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Tiny aircraft could improve hurricane forecasts

The 3-foot, 8-pound unmanned GALE drone will be flown into hurricanes next year, feeding wind speeds and other data into computer models that project a storm's track and strength.

September 30, 2011|By Ken Kaye, Sun Sentinel
  • NOAA's $30,000 hurricane drone is made of hard composites and powered by an electronic motor.
NOAA's $30,000 hurricane drone is made of hard composites and powered… (NOAA )

Reporting from Fort Lauderdale, Fla. — It's 3 feet long, weighs 8 pounds and looks a bit like a plastic airplane model. But by next year it will be flying into the eye of a hurricane, bucking incredibly violent winds and maneuvering within 100 feet of the ocean's surface.

Its primary mission: to help the National Hurricane Center improve intensity predictions, an area where forecasters have lagged for decades. It also will help improve the accuracy of real-time storm predictions.

Called GALE, the unmanned aircraft will be launched from the belly of a hurricane hunter turboprop, initially shot out of a tube as a cylinder. Then it will sprout wings and fly into the core of a hurricane, where it will feed wind speeds and other atmospheric data into computer models that project a storm's track and strength.

"It gives us a better understanding of how the ocean is interacting with the atmosphere," said Joe Cione, project leader with the National Oceanic and Atmospheric Administration. "Right now, the models are guessing at what's going on down there."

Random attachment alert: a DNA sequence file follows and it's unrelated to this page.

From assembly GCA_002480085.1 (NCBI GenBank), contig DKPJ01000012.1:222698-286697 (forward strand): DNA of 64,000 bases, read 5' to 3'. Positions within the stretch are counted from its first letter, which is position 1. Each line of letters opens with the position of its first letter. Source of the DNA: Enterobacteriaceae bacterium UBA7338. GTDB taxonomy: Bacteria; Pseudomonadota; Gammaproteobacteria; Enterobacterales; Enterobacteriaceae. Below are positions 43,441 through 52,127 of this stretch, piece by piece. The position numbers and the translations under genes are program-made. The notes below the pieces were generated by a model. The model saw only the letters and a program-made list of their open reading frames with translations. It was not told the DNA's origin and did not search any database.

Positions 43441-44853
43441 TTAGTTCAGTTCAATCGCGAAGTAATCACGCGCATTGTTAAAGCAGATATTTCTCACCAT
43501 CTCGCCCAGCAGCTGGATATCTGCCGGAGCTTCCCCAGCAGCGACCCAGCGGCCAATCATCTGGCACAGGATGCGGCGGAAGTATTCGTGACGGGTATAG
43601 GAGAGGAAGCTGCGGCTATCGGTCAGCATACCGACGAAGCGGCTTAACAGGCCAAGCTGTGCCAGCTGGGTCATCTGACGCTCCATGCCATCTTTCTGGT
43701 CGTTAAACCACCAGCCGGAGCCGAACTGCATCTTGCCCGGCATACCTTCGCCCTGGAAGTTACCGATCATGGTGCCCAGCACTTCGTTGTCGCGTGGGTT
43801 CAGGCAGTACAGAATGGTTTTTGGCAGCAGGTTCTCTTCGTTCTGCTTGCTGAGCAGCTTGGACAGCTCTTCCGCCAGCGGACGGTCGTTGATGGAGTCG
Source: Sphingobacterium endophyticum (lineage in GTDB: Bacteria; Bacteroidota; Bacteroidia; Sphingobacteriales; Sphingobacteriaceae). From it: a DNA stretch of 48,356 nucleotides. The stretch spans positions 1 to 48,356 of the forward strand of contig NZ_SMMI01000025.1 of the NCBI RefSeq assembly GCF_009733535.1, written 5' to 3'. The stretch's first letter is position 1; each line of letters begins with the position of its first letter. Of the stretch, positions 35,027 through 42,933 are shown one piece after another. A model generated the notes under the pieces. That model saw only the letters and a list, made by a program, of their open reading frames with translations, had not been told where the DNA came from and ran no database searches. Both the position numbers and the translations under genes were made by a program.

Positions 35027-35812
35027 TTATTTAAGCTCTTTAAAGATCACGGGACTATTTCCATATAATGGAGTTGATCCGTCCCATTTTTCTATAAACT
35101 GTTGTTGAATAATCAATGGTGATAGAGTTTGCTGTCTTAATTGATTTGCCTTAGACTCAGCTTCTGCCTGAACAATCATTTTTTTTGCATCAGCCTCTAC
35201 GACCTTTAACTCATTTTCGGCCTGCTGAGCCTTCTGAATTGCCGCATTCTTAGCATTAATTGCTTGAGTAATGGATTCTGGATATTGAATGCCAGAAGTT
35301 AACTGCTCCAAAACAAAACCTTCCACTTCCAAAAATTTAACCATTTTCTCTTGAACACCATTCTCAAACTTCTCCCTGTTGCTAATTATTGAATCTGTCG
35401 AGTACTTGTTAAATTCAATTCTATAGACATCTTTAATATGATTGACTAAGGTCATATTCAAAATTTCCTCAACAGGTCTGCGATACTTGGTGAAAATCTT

The $30,000 drone, the latest weapon in NOAA's hurricane-forecast arsenal, is made of hard composites and powered by an electronic motor. It cruises about 55 mph and can stay aloft for about 1.5 hours before falling into the ocean, never to be used again.

The first one will be flight-tested in coming weeks; then two will be flown into separate hurricanes next year. Pilots based on the ground will control them via satellite link, Cione said.

NOAA is undertaking the project in partnership with Embry-Riddle Aeronautical University in Daytona Beach.

Considering the plane is so light and hurricane winds are so strong, how is it able to fly without getting tossed asunder?

Initially, it will be dropped into the eye of a hurricane, where the winds are usually calm, said Massood Towhidnejad, a professor of software engineering at Embry-Riddle. It will remain there collecting data until it is almost out of power. Then it will be directed into the hurricane's eye wall, where the winds are tumultuous.

At that point, the tiny plane will become uncontrollable, Towhidnejad said.

"We're basically hoping this thing will last as long as it can," he said. "The wind forces will take over and cause it to rotate. But that's exactly what we want."

That violent rotation, he said, will become another means to determine a storm's strength and structure.

It won't be the first time a drone has investigated tropical systems. A similarly small plane, called an aerosonde, was first flown in September 2005 into Hurricane Ophelia as it was threatening North Carolina.

More recently, a Global Hawk turbine-powered aircraft, designed to stay aloft more than 30 hours at high altitude, was deployed into some of last year's storms.

The major benefit of using unmanned aircraft: They can fly into places too dangerous for hurricane hunters and other research planes.

kkaye@tribune.com

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